One of the amendments provides that, as of 1 December 2020, the Acas Early Conciliation period will be extended from four weeks to six weeks. Previously, the standard period was four weeks with the option to extend by a further two weeks. However, with this amendment, six weeks will be the standard and there will be no option to extend this further. The aim of this is to reduce the amount of claims brought in the Tribunal and allow a sensible period of time for early conciliation to take place, especially given the current unprecedented times we are being faced with.


The changes implemented by the Act are aimed at reducing the number of claims in the Tribunal and making the Tribunal process quicker and more effective. The extension to the Acas Early Conciliation period may be beneficial to employers, particularly where the pandemic has resulted in reduced staff numbers, as it allows more time for discussion to take place. Employers will, however, need to bear this change in mind when considering whether an employee is in or out of time to bring a claim.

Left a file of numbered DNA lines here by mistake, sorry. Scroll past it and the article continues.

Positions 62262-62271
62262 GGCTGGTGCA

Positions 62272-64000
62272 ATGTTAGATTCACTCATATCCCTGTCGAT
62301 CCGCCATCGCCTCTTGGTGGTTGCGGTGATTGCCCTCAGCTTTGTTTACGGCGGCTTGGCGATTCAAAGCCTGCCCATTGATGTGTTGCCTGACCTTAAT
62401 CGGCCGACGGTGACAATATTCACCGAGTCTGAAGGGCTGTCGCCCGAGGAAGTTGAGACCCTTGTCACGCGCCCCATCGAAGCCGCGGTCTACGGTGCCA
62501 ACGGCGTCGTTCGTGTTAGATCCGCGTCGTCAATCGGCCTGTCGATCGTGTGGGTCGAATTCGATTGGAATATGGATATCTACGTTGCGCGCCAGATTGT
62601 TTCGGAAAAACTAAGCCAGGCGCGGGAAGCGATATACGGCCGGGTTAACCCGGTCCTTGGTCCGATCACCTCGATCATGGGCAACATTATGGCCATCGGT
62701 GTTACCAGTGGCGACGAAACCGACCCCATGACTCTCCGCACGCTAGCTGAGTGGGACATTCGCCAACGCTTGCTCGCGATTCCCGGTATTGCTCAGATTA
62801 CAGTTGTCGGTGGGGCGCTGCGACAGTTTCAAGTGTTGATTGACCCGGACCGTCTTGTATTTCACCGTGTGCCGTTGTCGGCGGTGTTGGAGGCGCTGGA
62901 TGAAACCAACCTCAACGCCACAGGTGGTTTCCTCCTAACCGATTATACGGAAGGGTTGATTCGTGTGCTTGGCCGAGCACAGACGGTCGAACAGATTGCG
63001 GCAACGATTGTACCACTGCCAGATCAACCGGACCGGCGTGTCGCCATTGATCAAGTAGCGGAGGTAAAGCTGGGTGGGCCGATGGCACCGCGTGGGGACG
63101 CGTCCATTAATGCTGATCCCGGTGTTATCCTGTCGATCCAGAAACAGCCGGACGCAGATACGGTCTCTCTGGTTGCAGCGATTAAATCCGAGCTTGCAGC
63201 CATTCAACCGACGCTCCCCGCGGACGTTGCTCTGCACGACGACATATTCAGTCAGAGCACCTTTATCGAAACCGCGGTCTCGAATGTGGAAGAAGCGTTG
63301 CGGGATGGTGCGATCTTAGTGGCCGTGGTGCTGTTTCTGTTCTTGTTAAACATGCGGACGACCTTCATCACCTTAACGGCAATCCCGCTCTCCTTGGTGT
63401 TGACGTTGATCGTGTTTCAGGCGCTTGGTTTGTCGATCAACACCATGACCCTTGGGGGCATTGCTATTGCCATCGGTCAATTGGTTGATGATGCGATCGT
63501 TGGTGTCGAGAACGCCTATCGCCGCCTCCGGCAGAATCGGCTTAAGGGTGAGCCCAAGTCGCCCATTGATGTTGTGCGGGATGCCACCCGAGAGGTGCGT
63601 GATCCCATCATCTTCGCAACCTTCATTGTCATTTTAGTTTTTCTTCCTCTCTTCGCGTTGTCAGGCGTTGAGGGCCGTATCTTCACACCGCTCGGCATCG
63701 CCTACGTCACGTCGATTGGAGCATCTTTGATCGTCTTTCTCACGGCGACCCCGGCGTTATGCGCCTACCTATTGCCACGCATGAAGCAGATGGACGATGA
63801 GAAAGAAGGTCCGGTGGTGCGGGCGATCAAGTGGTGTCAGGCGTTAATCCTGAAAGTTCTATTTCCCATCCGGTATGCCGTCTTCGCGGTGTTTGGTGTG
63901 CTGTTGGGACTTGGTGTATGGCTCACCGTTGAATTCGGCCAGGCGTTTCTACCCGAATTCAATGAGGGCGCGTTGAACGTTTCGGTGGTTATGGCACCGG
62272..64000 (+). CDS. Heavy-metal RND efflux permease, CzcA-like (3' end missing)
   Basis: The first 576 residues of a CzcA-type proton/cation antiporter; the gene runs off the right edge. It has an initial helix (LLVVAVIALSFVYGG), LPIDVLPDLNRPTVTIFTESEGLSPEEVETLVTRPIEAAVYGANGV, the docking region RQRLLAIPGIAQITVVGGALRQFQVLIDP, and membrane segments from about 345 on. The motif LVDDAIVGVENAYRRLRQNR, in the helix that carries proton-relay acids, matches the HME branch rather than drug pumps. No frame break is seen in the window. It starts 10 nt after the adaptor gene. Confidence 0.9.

In the case of Gallacher v Abellio Scotrail Ltd [2020], the EAT held that an Employment Tribunal was entitled to find that a dismissal for ‘some other substantial reason’ was fair despite the lack of a proper procedure being carried out. The ‘some other substantial reason’ in this case was a breakdown in working relations between the employee and her manager.